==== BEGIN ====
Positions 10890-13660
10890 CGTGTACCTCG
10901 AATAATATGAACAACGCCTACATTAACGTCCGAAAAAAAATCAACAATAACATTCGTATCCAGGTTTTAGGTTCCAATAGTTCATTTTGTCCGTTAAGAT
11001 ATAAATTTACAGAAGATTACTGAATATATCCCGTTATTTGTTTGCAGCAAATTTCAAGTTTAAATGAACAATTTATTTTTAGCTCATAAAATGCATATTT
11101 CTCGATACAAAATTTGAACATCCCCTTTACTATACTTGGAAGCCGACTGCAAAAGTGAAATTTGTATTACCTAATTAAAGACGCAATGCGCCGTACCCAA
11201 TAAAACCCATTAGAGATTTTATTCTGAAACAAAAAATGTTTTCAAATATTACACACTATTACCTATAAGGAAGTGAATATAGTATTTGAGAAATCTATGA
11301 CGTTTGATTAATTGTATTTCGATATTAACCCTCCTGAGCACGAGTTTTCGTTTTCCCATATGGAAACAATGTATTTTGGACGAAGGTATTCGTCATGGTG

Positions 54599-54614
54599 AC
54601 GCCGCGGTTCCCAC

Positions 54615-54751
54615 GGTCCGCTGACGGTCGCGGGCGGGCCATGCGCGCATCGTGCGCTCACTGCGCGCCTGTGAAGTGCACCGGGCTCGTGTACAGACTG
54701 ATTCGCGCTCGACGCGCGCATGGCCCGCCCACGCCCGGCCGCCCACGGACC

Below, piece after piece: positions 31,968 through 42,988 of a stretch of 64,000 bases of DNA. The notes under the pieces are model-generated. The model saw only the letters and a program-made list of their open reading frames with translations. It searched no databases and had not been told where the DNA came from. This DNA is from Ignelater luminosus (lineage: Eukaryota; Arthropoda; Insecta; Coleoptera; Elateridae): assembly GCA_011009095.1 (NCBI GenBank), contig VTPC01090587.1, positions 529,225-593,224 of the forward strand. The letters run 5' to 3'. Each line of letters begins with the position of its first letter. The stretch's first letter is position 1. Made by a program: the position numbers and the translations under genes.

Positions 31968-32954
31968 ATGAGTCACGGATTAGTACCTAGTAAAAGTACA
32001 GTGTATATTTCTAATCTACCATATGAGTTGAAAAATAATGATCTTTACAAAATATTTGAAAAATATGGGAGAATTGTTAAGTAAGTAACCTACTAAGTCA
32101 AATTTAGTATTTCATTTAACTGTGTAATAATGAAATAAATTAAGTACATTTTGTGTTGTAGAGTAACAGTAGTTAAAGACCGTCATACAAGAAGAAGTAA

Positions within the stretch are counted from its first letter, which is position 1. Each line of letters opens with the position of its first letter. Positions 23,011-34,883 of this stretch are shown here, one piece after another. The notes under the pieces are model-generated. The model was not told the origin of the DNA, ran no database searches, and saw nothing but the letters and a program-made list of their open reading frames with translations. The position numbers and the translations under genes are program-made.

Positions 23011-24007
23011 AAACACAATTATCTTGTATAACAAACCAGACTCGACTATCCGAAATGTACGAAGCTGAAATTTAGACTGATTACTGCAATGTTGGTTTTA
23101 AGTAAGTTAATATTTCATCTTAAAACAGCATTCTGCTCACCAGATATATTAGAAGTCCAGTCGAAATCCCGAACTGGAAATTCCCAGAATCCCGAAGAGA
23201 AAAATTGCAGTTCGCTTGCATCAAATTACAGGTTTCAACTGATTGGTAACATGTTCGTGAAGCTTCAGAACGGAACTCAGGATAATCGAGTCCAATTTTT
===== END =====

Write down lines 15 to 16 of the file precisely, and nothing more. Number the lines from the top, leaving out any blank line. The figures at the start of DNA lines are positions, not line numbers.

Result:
Positions 31968-32954
31968 ATGAGTCACGGATTAGTACCTAGTAAAAGTACA